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In Vivo. 2008 Jan-Feb;22(1):123-9.

Post-coronarography application of continuous veno-venous hemofiltration in the prevention of contrast nephropathy in patients with complex multisystem deficiency.

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  • 1Nephrology, Dialysis and Renal Transplant Unit, University of Bologna, St. Orsola University Hospital, Bologna, Italy.



An increased admission of high-risk patients to diagnostic and interventional radiological procedures with contrast medium has resulted in an increase of contrast-induced nephropathy, which now represents the third main cause of hospital-acquired acute renal failure. The pathogenic mechanism of contrast-induced nephropathy (CN) is unclear, but there is much evidence which indicated an interaction between direct tubular cytotoxicity and osmotic/hemodynamic effects. Continuous veno-venous hemofiltration (CVVH) has shown possible benefits in preventing CN. It is not understood when and how prophylactic strategies should be used either in pharmacological therapies or in continous renal replacement therapy (CRRT) approaches. The aim of this study was to evaluate the efficiency of the CVVH technique in preventing CN secondary to emergency radiological procedures in very high-risk patients.


Twelve patients with severe chronic renal impairment (serum creatinine concentration >2 mg/dl with an estimated glomerular filtration rate (eGFR) <40 ml/min) in association with at least two severe comorbidities (such as previous acute myocardial infarction in hypertensive or diabetic patients obesity, cardiac failure with ejection fraction <40%, severe hypotension) were treated with CVVH after coronarography using an iso-osmolar contrast medium (Visipaque, Iodixanol), with or without percutaneous transluminal coronary angioplasty. Adverse events and their association with the interventional radiological procedure were investigated after hemofiltration.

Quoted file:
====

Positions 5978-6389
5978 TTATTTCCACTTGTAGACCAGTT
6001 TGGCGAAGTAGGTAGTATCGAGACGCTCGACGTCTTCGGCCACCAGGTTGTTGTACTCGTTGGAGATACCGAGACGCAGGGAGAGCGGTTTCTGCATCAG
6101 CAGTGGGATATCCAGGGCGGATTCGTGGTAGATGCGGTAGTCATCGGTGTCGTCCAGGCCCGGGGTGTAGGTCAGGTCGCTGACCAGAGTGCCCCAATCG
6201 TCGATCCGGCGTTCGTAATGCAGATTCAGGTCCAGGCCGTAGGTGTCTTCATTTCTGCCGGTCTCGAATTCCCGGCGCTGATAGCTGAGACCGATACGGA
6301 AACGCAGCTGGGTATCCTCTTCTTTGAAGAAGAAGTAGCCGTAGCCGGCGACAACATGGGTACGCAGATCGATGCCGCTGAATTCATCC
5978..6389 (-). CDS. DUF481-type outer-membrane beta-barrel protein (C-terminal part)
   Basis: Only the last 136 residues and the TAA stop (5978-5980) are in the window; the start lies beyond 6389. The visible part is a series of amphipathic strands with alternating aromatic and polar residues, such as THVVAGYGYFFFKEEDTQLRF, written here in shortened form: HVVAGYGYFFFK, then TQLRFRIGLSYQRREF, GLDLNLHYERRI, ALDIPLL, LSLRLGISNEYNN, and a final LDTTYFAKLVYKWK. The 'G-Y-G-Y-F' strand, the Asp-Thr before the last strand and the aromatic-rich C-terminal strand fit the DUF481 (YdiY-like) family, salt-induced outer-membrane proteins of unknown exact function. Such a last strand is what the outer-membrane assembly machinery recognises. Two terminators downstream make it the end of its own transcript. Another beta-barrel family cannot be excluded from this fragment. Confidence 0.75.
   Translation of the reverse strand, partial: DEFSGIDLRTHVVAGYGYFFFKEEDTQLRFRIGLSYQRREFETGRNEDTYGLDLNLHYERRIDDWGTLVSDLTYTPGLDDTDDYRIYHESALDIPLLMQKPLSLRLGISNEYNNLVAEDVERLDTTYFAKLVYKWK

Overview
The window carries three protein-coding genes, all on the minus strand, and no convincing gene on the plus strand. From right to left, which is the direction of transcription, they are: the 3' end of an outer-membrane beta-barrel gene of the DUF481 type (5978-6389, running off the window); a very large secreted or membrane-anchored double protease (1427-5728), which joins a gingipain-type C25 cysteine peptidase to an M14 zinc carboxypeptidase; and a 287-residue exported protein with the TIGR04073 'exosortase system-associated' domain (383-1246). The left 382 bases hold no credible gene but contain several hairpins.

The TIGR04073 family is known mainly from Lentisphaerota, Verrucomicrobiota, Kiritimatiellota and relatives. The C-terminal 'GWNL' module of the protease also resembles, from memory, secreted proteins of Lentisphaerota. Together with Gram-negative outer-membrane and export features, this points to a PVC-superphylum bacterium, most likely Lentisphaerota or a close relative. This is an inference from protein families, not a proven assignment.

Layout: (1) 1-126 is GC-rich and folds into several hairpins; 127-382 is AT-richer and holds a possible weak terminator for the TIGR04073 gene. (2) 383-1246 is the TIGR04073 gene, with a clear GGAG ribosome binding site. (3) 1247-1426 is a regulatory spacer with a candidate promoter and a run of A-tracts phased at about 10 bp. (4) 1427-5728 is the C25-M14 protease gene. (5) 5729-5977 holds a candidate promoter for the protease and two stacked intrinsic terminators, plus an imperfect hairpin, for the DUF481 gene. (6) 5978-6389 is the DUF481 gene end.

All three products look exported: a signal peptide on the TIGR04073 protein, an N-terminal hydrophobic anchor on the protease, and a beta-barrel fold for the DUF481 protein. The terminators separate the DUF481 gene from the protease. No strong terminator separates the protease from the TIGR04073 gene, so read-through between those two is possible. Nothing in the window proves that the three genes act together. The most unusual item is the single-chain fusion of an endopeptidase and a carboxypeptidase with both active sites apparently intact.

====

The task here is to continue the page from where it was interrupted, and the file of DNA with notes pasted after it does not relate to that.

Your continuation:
Statistically significant differences were observed for both eGFR and serum creatinine at different time points (pre-, post- and 7 days after the procedure) at p<0.05. Statistical analysis of all the variables related to the radiological procedure and the hemofiltration technique did not cause any modification of renal function between the pre- and post-procedure values. No patient showed signs of cardiovascular instability, nor were any episodes of marked hypotension reported during the dialysis session. No patient showed any adverse effects related to the interventional radiological procedure or to the CVVH technique. Renal function, according to serum creatinine concentration and the e-GFR calculation (Cockcroft), did not worsen but had improved when the patients left hospital, with function rates statistically significantly better compared to that on hospital admission, even 7 days after the radiological procedure.


The present study suggests the efficiency of the CVVH technique in preventing CN in high-risk patients who need to undergo interventional radiological cardiovascular procedures involving the administration of an iodine-based contrast medium.

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